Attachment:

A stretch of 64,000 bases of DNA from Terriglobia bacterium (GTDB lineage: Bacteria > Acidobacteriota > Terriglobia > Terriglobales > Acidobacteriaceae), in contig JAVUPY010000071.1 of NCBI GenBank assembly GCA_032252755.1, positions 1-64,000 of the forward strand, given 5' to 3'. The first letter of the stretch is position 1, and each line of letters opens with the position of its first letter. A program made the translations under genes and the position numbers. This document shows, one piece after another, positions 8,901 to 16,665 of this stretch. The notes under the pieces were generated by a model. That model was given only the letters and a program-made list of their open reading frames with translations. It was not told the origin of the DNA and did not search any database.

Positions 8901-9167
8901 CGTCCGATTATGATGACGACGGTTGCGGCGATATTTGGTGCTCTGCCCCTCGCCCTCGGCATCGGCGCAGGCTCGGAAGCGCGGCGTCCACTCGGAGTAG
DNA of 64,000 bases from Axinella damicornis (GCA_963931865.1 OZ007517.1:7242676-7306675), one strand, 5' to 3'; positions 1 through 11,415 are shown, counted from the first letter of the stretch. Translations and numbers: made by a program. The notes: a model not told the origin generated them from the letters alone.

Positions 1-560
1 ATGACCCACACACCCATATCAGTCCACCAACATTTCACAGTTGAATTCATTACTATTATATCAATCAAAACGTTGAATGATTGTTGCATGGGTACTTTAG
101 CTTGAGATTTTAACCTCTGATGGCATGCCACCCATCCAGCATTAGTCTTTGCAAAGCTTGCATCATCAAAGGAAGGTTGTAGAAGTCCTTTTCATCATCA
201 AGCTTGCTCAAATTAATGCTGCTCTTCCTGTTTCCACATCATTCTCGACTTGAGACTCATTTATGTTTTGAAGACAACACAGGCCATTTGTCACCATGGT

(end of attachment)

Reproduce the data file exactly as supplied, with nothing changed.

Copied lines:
A stretch of 64,000 bases of DNA from Terriglobia bacterium (GTDB lineage: Bacteria > Acidobacteriota > Terriglobia > Terriglobales > Acidobacteriaceae), in contig JAVUPY010000071.1 of NCBI GenBank assembly GCA_032252755.1, positions 1-64,000 of the forward strand, given 5' to 3'. The first letter of the stretch is position 1, and each line of letters opens with the position of its first letter. A program made the translations under genes and the position numbers. This document shows, one piece after another, positions 8,901 to 16,665 of this stretch. The notes under the pieces were generated by a model. That model was given only the letters and a program-made list of their open reading frames with translations. It was not told the origin of the DNA and did not search any database.

Positions 8901-9167
8901 CGTCCGATTATGATGACGACGGTTGCGGCGATATTTGGTGCTCTGCCCCTCGCCCTCGGCATCGGCGCAGGCTCGGAAGCGCGGCGTCCACTCGGAGTAG
DNA of 64,000 bases from Axinella damicornis (GCA_963931865.1 OZ007517.1:7242676-7306675), one strand, 5' to 3'; positions 1 through 11,415 are shown, counted from the first letter of the stretch. Translations and numbers: made by a program. The notes: a model not told the origin generated them from the letters alone.

Positions 1-560
1 ATGACCCACACACCCATATCAGTCCACCAACATTTCACAGTTGAATTCATTACTATTATATCAATCAAAACGTTGAATGATTGTTGCATGGGTACTTTAG
101 CTTGAGATTTTAACCTCTGATGGCATGCCACCCATCCAGCATTAGTCTTTGCAAAGCTTGCATCATCAAAGGAAGGTTGTAGAAGTCCTTTTCATCATCA
201 AGCTTGCTCAAATTAATGCTGCTCTTCCTGTTTCCACATCATTCTCGACTTGAGACTCATTTATGTTTTGAAGACAACACAGGCCATTTGTCACCATGGT